However, the defendant's possible reaction to any extended absence of Leavitt is mere speculation by the Commonwealth. This is not sufficient to withstand the defendant's motion. See Commonwealth v. Mandile, 403 Mass. 93 , 94 (1988), quoting Commonwealth v. Ferguson, 384 Mass. 13 , 18 (1981).

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Moreover, even viewing Leavitt's testimony in the light most favorable to the Commonwealth, see Mandile, supra, quoting Commonwealth v. Latimore, 378 Mass. 671 , 677-678 (1979), he could have completed his trip within twenty-five minutes. A jury could equally choose to infer that this fell within the time frame of "approximately" twenty minutes, as Leavitt testified. This is inconsistent with the inference the Commonwealth urges on us. Leavitt's testimony thus is not sufficient to allow a rational trier of fact to have found criminal intent beyond a reasonable doubt. See Commonwealth v. Rhoades, 379 Mass. 810 , 817 (1980).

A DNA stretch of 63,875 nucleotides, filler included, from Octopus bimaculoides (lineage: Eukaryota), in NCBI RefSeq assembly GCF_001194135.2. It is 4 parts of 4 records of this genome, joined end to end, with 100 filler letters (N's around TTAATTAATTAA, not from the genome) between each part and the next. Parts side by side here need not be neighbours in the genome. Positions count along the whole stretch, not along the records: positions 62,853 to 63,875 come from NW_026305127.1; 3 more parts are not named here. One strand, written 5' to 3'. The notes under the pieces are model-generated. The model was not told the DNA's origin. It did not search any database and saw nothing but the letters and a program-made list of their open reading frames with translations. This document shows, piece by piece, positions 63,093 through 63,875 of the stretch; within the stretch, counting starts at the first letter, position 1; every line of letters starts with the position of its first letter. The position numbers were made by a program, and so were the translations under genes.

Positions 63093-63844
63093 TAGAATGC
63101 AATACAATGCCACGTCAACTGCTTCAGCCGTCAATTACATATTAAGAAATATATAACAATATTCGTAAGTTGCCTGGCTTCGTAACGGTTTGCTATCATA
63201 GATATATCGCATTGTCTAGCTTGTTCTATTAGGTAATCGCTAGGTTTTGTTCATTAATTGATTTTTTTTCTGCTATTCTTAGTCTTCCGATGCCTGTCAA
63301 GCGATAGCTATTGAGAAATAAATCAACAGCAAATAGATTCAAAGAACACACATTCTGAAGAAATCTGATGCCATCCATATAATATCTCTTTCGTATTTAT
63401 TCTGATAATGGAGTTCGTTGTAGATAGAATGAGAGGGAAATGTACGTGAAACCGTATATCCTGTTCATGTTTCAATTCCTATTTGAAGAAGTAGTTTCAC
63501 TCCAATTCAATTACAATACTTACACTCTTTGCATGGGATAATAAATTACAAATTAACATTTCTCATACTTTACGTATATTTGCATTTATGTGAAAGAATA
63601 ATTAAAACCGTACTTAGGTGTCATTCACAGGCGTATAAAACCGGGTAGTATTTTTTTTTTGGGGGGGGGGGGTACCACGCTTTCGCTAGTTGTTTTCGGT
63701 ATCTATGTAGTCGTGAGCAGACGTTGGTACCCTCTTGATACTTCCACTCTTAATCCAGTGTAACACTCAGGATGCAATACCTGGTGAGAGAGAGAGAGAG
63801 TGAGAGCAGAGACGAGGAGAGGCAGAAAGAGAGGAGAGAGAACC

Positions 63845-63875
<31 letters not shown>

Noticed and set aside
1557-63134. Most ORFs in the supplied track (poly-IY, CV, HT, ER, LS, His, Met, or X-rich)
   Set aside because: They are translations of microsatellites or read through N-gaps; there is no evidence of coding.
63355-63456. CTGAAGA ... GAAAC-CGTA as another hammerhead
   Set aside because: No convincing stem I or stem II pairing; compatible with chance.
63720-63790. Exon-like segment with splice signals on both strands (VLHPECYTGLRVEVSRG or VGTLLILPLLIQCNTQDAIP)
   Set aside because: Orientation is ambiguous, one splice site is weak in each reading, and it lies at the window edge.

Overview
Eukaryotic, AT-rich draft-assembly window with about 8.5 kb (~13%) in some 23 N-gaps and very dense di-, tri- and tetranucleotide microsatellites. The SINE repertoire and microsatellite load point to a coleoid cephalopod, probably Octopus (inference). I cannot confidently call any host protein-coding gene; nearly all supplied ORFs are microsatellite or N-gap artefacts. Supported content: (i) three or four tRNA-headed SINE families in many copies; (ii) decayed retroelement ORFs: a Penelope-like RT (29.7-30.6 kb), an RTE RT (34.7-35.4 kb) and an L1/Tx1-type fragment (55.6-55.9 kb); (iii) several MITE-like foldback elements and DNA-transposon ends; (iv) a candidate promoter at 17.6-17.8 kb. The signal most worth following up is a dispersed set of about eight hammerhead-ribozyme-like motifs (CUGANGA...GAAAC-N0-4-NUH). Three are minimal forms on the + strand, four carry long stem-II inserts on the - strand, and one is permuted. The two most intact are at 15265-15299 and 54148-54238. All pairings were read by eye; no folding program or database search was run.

Further, on cross-examination, the adjuster testified that he had never driven the route Leavitt actually took and that he had no personal knowledge of the traffic conditions on the night Leavitt stole the car. This testimony does not refute, and thus equally supports, the inference that Leavitt was gone from the restaurant for "approximately" twenty minutes. This is inconsistent with the inference the Commonwealth urges on us. The adjuster's testimony thus is not sufficient to allow a rational trier of fact to have found criminal intent beyond a reasonable doubt. Id.